Over 100,000 residents of Siaya have in the last six years benefitted from free eye care camps courtesy of the local county government and partners, a senior official has said.
Jerry Williams Ochieng, the Director of Communications in the county’s health department said that the partnership has seen 10,000 residents undergo free surgeries to correct various conditions hence restoring their sight.
Speaking during an eye camp at Simenya Health Centre in Ugunja sub county, Ochieng who was accompanied by the county eye surgeon, Dr. Calvin Omondi said the partnership has seen many families save on thousands of shillings that would have been spent seeking medical services elsewhere and hailed those behind the medical camps.
“We have so far served over 100,000 people since 2015 when the eye care camps began,” said the communications director adding: “we have done 10,000 surgeries to correct eye problems affecting our people.”
He said that the success of the program was proof that devolution was working as it had brought services that were hitherto only available in Sabatia and Kikuyu eye hospitals in Vihiga and Kiambu counties closer.
Addressing the media during the occasion, Dr. Omondi said that through support from organisations such as Fred Hollows Foundation and Australia Aid, they have been able to help people from humble backgrounds restore their sight.
Dr. Omondi said that half the cases of blindness are caused by cataract, which can be corrected but high poverty levels has seen many losing their sight because they cannot afford the surgery.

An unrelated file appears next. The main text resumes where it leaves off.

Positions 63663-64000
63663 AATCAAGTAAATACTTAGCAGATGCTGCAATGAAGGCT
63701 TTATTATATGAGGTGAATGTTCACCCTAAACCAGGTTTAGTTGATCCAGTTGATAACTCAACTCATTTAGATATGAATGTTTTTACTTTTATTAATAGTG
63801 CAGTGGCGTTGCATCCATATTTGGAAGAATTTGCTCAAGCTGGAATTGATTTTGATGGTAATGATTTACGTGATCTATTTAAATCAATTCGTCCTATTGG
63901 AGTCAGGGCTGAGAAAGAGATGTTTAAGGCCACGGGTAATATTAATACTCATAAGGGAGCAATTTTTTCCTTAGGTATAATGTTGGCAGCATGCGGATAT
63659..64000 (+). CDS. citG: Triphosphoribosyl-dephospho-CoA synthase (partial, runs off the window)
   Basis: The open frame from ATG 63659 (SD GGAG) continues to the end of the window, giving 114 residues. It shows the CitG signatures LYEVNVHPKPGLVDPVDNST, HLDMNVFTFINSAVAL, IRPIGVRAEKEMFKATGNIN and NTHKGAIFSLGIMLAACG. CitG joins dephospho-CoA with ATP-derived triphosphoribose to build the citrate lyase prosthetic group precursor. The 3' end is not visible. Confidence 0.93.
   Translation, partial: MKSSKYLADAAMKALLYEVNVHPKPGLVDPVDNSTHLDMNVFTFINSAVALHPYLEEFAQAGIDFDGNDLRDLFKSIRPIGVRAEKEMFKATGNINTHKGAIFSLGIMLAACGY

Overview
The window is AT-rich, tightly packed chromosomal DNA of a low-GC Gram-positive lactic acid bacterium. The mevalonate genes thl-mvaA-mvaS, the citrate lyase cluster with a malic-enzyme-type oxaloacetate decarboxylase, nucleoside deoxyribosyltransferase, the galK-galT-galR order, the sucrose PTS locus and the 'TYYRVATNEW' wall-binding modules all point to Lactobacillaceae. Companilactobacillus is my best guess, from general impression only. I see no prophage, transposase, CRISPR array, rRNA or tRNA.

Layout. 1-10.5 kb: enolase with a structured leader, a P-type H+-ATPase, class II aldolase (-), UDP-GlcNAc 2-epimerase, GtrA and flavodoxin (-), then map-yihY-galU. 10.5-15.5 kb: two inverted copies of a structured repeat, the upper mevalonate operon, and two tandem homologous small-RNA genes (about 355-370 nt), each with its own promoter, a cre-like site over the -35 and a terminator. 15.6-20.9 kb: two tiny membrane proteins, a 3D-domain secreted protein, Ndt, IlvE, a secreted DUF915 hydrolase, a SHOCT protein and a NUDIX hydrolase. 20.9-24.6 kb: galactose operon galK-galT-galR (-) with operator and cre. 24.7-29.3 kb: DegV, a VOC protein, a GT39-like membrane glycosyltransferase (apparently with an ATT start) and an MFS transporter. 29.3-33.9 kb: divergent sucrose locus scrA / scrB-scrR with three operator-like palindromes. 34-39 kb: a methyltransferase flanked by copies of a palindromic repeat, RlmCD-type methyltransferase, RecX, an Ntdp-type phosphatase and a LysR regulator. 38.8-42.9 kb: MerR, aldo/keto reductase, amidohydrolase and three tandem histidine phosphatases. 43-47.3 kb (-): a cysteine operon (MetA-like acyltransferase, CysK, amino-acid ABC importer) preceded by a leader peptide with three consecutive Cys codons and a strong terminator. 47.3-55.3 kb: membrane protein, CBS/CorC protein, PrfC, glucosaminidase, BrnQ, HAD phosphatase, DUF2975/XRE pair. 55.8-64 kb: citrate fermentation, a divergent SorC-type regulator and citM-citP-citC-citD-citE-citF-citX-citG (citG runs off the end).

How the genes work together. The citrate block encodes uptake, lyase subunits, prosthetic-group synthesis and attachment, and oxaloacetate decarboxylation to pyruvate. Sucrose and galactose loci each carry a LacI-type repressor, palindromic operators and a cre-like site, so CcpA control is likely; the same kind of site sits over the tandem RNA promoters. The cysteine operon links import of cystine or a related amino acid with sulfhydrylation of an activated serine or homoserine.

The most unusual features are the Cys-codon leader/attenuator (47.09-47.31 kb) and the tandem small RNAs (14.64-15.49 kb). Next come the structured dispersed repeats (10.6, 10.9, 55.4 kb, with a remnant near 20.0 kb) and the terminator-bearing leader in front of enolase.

“Eye hospitals charge an average of Sh25, 000 for cataract surgery but, with support of the partners, we do it for free,” said the surgeon.
A beneficiary of the program, Shirleen Akinyi hailed the organizers of the free eye camps, saying that they have enabled her nine month old son regain sight.
Akinyi said that her son, Brighton Otieno was born with eye problems, a condition which was discovered when the boy was three months old.
“I took him to Siaya County Referral Hospital and was referred to Sabatia eye hospital where the doctors said he suffered from cataract which had made him blind,” said the young mother.
She said that the doctors at Sabatia told her that the situation could be corrected through surgery that would cost sh. 16,500 per eye, an amount that she could not afford.
Akinyi said that through support from Fred Hollows foundation, she has been able to see her son through cataract operation that has so far restored sight in one of his eyes.
“The other one requires a lens and I have been assured that it will be re-operated” she said.
By Philip Onyango